It finally broke, that is the Birkie fever.
After 52 weeks of training, numerous times when I just didn’t feel like it, many doubts, and times when I wanted to do something else, the race has come and gone.
That’s how life is, that is how health is. If you want your health you have to work at it, it’s as simple as that. You have to eat well when tempted by all the goodies out there. You have to move your body when you may want to just sit and veg watching T.V., and you have to think well despite all the negative crap going on in the world which can suck one in if they don’t watch it.
This year’s race was particularly interesting for me since I was doing the traditional classic Birkie. 54 kilometers of some of the most beautiful trails in North America. We finally had a year when it wasn’t below zero at the start. We did have 8 inches of fresh snow on friday and the groomers did a great job grooming but the snow did not transform and the hills broke down early in the race and were like mash potatoes. This made it extremely energy consuming since I herring boned every single hill.
The spectators were out and about and were really loud and in a festive mood. A mile away from the halfway point you could here the screams, cheers, and cowbells which was inspiring for me. I was already hurting at this point but some more fluids, goo energy gel, and it was offf to downtown Hayward.
This was the one year I am glad I did not do the skate race. The classic tracks were really fast on the downhills and the skate lane skiers looked like they were struggling as I would pass them on every downhill.
Everyone was saying thier time was 30 minutes slower than last year so it was a tough one.
By the time I got to Mosquito Brook I had only 14 more kilometers to go. This is a good climb and there is a group of rowdy people every year who are partying and the drums are drumming to what seems like our racing heartbeats. They have a shot-ski where if you are inclined you can do a shot of yagermeister. I was pretty focused but got a good chuckle out of the Mosquito brook crew.
I was feeling pretty good as we crossed highway 77 for one last hill climb. This is a nasty 6 minute hill climb. If you can just get over this hill it’s all downhill and then you hit Lake Hayward where you just pray it will be fast on the lake.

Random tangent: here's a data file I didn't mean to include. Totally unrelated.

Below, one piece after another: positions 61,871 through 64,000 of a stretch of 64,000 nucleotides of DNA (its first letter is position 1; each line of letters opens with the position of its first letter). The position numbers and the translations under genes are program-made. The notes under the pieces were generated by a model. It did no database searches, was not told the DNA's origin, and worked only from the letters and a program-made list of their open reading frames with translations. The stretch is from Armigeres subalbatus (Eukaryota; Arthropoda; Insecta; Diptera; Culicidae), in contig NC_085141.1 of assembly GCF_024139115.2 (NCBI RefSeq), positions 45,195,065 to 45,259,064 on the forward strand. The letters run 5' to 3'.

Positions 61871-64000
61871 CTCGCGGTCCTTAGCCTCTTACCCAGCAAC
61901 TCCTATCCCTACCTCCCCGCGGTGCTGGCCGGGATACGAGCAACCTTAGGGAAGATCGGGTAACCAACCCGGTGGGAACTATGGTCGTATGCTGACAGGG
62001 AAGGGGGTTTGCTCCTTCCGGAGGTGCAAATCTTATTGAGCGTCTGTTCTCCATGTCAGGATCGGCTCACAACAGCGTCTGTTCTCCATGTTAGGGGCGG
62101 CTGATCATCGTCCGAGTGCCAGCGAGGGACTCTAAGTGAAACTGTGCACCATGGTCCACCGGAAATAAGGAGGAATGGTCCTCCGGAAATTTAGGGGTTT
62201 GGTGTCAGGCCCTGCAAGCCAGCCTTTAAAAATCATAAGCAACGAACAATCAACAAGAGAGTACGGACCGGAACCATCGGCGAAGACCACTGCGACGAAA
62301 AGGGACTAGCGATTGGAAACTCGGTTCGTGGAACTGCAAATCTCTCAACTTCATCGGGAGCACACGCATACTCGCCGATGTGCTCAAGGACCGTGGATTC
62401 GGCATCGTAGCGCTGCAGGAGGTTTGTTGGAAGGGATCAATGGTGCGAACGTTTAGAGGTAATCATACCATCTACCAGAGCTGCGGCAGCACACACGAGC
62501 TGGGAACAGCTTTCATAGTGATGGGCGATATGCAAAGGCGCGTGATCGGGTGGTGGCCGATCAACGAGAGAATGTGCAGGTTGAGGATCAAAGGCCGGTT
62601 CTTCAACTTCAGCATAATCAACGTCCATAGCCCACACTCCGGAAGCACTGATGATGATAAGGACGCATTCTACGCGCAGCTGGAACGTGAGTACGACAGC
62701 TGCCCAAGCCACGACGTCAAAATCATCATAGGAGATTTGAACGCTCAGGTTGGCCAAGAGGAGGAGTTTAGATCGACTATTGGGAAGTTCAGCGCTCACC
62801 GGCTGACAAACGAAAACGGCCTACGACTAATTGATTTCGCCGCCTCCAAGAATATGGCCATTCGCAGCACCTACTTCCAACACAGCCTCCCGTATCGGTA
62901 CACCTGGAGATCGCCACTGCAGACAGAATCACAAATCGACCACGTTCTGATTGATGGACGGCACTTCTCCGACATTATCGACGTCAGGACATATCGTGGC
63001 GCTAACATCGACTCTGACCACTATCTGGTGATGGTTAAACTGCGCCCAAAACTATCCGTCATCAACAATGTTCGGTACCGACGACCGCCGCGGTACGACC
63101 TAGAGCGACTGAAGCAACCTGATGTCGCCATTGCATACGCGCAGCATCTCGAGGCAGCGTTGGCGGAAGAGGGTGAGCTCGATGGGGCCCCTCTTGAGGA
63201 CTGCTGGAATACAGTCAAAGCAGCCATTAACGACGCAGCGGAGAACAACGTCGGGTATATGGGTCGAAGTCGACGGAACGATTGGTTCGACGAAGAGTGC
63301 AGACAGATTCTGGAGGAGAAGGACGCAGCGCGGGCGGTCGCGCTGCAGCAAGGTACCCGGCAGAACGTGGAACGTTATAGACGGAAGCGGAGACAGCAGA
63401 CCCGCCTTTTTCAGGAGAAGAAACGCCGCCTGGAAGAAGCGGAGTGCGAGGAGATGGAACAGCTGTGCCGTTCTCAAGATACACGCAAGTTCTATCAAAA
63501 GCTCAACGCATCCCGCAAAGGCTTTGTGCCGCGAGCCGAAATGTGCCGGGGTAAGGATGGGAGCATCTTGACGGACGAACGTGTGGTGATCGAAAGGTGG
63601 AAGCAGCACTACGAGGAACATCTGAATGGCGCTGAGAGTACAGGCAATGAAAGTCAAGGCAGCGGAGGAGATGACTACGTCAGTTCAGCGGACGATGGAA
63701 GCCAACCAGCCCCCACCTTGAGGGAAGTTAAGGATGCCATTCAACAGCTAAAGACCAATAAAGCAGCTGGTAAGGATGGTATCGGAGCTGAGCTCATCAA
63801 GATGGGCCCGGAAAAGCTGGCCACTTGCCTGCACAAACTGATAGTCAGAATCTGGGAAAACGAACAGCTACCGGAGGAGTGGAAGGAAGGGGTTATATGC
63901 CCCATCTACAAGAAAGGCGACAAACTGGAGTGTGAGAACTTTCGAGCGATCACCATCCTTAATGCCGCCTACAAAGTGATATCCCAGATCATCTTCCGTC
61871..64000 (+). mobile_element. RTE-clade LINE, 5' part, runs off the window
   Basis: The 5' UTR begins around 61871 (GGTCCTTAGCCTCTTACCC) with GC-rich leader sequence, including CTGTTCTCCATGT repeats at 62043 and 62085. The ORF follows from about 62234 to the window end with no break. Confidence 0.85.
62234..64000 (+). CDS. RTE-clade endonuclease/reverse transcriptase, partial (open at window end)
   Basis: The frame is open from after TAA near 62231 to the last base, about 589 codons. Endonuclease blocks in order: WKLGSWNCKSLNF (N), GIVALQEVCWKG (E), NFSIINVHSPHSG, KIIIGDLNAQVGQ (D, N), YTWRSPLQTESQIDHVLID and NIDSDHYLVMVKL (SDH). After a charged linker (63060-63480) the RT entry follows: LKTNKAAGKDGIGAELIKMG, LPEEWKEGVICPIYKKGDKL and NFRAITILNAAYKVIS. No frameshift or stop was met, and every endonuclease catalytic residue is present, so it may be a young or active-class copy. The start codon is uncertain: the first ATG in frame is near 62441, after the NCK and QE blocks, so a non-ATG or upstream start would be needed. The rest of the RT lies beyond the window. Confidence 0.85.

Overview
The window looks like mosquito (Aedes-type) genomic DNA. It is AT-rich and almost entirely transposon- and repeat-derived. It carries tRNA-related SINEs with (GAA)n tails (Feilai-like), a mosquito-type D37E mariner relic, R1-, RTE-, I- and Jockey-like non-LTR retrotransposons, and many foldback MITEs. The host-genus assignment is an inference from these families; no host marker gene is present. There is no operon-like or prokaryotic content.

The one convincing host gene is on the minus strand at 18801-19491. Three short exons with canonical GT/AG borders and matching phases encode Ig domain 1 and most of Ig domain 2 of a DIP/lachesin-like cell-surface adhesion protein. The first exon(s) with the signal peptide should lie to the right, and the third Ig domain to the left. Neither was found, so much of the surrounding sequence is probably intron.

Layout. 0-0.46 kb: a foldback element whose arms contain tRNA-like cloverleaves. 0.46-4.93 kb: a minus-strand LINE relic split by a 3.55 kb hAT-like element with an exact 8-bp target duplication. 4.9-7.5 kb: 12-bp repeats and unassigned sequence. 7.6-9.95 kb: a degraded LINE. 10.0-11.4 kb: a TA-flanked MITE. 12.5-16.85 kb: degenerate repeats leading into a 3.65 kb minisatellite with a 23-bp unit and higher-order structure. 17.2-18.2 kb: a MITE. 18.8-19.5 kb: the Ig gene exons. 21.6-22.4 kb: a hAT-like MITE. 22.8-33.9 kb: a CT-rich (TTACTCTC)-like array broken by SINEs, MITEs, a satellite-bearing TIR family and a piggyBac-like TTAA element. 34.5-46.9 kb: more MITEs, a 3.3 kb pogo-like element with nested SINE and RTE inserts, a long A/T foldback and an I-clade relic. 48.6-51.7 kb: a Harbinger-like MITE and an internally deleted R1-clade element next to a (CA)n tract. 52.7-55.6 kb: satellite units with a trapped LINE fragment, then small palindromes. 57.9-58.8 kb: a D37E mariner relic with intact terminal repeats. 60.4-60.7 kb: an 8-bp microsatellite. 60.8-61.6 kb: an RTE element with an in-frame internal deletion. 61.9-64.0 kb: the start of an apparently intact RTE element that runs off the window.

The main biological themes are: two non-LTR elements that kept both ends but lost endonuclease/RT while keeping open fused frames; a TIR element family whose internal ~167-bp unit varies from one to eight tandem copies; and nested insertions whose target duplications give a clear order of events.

I Hit Lake Hayward and made one last push but my right triceps was cramping. It wasn’t all that fast but I was double poling by the skate skiers so I knew my tracks were much faster than their skate lane. I felt for them.
You can see Hayward as you cross the lake and then you start hearing those cowbells and you get a little adrenalin rush. When you get off the lake you have about 500 meters to go and it is getting louder. You ski south 100 meters, and then you turn on to mainstreet and it’s like coming out from a tunnel at the super bowl. Thousands of people are cheering everyone on to give it there all after 30 some miles of skiing. This is why you do all those workouts and discipline yourself for this one minute of pure joy as tears roll down your face knowing you have given it your all.
It’s a great feeling crossing the finish line totally exhausted. I always say a thank you prayer for total graditude for being able to do and finish this race.
I’m glad this years race is done, I’ve got the the Great Bear Chase in Calumet Michigan in 10 days and then my season is done.
It’s been a really fun year classical skiing. I haven’t done it for 20 years and I’m loving it. I was 130th male and 146th overall in the Birkie Classic. Congrats go out to Caitlin Compton Gregg who has been a patient and is a friend of mine. She won her second womens Birkie. Now she is focusing on next years Olympics .
Thanks to Audrey and Bruce Yunker for hosting us again this year. We had a big crowd of skiers from team Cyclovaxc. Thanks to my training and skiing partners Dave Leske and Duane Lee for their friendship and being there when I may have not wanted to. Way to go everybody who skied the Birkie.